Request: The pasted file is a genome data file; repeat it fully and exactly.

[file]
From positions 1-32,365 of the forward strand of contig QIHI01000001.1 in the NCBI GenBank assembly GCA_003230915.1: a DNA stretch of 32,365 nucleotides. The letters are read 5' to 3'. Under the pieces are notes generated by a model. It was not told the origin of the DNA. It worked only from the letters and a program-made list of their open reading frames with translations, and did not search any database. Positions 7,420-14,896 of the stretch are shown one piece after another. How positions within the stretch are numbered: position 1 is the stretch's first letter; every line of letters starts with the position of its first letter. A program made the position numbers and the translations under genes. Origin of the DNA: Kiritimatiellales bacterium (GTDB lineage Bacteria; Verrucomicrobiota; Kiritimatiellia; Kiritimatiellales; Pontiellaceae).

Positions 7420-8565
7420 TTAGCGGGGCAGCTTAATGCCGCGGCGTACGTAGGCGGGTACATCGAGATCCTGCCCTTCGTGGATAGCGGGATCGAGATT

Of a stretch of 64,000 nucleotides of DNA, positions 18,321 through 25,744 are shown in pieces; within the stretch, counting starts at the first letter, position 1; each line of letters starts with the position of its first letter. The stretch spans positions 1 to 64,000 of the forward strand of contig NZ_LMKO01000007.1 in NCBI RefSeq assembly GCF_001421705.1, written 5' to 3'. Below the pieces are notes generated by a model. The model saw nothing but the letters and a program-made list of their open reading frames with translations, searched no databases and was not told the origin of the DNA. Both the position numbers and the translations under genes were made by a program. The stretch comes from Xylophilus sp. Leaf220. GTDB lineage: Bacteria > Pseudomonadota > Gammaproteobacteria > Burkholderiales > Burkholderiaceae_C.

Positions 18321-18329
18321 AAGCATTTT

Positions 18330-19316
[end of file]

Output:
From positions 1-32,365 of the forward strand of contig QIHI01000001.1 in the NCBI GenBank assembly GCA_003230915.1: a DNA stretch of 32,365 nucleotides. The letters are read 5' to 3'. Under the pieces are notes generated by a model. It was not told the origin of the DNA. It worked only from the letters and a program-made list of their open reading frames with translations, and did not search any database. Positions 7,420-14,896 of the stretch are shown one piece after another. How positions within the stretch are numbered: position 1 is the stretch's first letter; every line of letters starts with the position of its first letter. A program made the position numbers and the translations under genes. Origin of the DNA: Kiritimatiellales bacterium (GTDB lineage Bacteria; Verrucomicrobiota; Kiritimatiellia; Kiritimatiellales; Pontiellaceae).

Positions 7420-8565
7420 TTAGCGGGGCAGCTTAATGCCGCGGCGTACGTAGGCGGGTACATCGAGATCCTGCCCTTCGTGGATAGCGGGATCGAGATT

Of a stretch of 64,000 nucleotides of DNA, positions 18,321 through 25,744 are shown in pieces; within the stretch, counting starts at the first letter, position 1; each line of letters starts with the position of its first letter. The stretch spans positions 1 to 64,000 of the forward strand of contig NZ_LMKO01000007.1 in NCBI RefSeq assembly GCF_001421705.1, written 5' to 3'. Below the pieces are notes generated by a model. The model saw nothing but the letters and a program-made list of their open reading frames with translations, searched no databases and was not told the origin of the DNA. Both the position numbers and the translations under genes were made by a program. The stretch comes from Xylophilus sp. Leaf220. GTDB lineage: Bacteria > Pseudomonadota > Gammaproteobacteria > Burkholderiales > Burkholderiaceae_C.

Positions 18321-18329
18321 AAGCATTTT

Positions 18330-19316